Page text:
My 10 year watched YouTube videos. Science videos, of all things. He did a page in his geography workbook because he loves geography. He also wrote a poem in his journal. Nope, I didn’t ask him or tell him to do any of this.
Sometime around 9am and before 4 pm
My 17 year old. Worked on her blog. Wrote blog posts. Updated social media. Studied some French. She went out for coffee and wrote at a coffee shop. Later, she went grocery shopping with me.
My 15 year old. Spent a couple of hours studying French. He then spent a block of time coding in Java. He made lunch for his siblings.
My 13 year old. Practiced more guitar. Worked more on her Hindi. Studied French. Wrote an essay about a French subject. She cleaned the living room.
My 10 year old. Watched comedy clips featuring Trevor Noah. He recently finished Trevor Noah’s Born a Crime (young adult version) and wanted to learn more about him. He watched a TED Talk on How Afternoon Tea Could Save the World. Fascinated by old fashioned ink pressing (a book he was looking at looked like it was missing a letter, so we started discussing printing processes), he watched a short documentary on the printing press. He wrote in his journal. We talked about use of “I vs. Me” in sentence structure.
Sometime after 4 pm and before 11pm.
My 17 year old. Went for a trail run. She painted one hand of her nails (her sister did the other hand). 😉 Made an awesome paleo salad for the family dinner. She later went for a walk, texted friends, and watched a documentary with the family.
My 15 year old. Went for a trail run. Continued to work on a programming project. Watched a documentary with the family. Texted friends. He then went to bed and read (a non-fiction read related to computers and psychology).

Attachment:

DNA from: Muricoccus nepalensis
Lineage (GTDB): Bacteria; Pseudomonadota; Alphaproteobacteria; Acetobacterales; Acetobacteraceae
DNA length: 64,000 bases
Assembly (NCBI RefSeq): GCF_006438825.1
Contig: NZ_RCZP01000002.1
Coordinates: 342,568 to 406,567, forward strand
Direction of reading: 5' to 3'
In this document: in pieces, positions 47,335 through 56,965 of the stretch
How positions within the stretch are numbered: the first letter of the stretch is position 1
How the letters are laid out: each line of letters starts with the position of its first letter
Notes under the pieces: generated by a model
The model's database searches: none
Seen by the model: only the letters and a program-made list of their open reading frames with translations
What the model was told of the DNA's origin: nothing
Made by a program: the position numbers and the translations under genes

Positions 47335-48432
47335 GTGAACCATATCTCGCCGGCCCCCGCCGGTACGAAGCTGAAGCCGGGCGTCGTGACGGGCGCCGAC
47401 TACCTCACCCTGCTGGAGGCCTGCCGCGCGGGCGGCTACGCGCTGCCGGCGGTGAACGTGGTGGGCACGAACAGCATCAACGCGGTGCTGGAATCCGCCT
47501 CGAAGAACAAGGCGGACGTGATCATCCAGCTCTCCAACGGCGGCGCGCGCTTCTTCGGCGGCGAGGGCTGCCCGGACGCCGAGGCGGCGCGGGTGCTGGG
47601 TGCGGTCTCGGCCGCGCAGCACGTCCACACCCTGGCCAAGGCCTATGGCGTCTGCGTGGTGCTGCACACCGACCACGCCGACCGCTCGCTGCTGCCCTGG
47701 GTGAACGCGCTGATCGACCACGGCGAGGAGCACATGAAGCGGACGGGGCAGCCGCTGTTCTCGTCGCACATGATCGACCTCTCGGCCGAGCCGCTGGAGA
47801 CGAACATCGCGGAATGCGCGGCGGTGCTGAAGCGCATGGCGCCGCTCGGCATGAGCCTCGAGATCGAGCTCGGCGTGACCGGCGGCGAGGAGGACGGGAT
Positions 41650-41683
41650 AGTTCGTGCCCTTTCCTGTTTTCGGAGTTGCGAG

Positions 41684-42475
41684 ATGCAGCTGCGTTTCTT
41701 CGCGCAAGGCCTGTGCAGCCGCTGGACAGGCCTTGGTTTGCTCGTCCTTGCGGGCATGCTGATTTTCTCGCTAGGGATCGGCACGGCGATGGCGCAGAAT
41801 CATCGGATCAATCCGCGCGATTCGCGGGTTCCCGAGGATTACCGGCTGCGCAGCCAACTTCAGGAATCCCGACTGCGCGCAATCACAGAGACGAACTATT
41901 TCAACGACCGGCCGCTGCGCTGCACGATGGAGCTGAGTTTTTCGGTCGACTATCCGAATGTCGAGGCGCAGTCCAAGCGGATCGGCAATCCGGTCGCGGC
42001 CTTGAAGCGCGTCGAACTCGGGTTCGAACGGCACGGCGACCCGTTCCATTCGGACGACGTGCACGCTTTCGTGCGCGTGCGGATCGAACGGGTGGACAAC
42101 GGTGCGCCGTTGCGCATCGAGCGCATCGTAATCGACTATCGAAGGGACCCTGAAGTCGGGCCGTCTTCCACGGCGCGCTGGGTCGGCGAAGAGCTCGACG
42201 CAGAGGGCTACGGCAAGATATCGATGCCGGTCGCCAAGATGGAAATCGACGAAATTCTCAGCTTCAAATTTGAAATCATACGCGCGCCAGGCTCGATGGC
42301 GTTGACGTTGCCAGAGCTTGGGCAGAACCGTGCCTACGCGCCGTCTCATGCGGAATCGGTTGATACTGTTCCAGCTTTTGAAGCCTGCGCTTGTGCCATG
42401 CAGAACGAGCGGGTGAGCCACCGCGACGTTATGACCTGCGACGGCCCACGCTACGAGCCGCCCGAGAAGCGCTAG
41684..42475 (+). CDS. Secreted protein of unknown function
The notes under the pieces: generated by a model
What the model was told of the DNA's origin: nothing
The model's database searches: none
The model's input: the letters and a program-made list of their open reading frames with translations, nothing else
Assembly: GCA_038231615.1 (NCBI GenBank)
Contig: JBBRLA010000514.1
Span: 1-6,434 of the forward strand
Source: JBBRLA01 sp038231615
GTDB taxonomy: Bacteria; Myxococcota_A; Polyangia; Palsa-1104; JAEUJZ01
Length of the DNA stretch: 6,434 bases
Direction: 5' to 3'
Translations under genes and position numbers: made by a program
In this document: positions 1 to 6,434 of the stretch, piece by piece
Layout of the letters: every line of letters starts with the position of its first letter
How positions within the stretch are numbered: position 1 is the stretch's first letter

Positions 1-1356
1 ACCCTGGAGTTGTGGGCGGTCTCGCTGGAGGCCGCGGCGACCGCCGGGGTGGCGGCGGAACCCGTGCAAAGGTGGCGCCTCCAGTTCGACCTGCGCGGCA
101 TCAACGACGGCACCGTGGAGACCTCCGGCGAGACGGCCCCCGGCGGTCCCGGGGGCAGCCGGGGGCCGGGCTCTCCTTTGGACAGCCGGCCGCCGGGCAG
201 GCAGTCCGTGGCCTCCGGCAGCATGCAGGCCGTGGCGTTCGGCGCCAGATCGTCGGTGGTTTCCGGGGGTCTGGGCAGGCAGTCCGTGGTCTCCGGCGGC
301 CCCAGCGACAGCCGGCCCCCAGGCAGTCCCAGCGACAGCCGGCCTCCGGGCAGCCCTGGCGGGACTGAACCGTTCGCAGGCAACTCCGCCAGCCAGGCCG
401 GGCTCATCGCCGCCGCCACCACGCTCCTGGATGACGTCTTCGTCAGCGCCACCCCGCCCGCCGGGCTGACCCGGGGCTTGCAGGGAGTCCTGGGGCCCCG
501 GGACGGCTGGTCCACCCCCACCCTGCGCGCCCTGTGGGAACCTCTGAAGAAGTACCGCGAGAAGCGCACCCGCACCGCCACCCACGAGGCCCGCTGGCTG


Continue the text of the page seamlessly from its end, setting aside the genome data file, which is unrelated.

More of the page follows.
My 13 year old. Painted her nails and painted her sister’s nail. Worked on a creative writing project (she’s writing a book). She also updated her social media. Then, she spent time outside playing. She went for a walk. Texted friends. Watched a documentary with the family. She then went to bed and read a fiction book by Judy Blume.
My 10 year old. He spent time in the garden, picking veggies and weeding, and playing outside. He went for a walk. Also, he spent time researching vitamins in particular veggies and helped prepare dinner. He learned a new French word to add to his growing French understanding. We discussed circles and degrees of a circle. While waiting for dinner, he spent time drawing. Later, he watched a documentary with the family. He then went to bed and read poetry.
Year Round Unschooling
As I’ve written before, unschooling is a lifestyle choice for our family. It is a way of learning and a way of living. Accordingly, we ‘school’ year round. Every. Single. Day. Because every single day is a day to learn, grow, evolve, and acquire new experiences and knowledge.
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I’d love to hear your thoughts about A Day in the Life of an Unschooler. Are you on an unschooling journey? Are you contemplating unschooling? Drop a comment below.
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2 thoughts on “A Day in the Life of an Unschooler”
Unschooling is an interesting approach that I’ve considered and gone back and forth about. The kids seem very well rounded and learning things that most kids in school wouldn’t even attempt to learn, French, coding, blogging, gardening. I’m not against unschooling but it’s simply unfamiliar territory for me.
Thank you, Amy.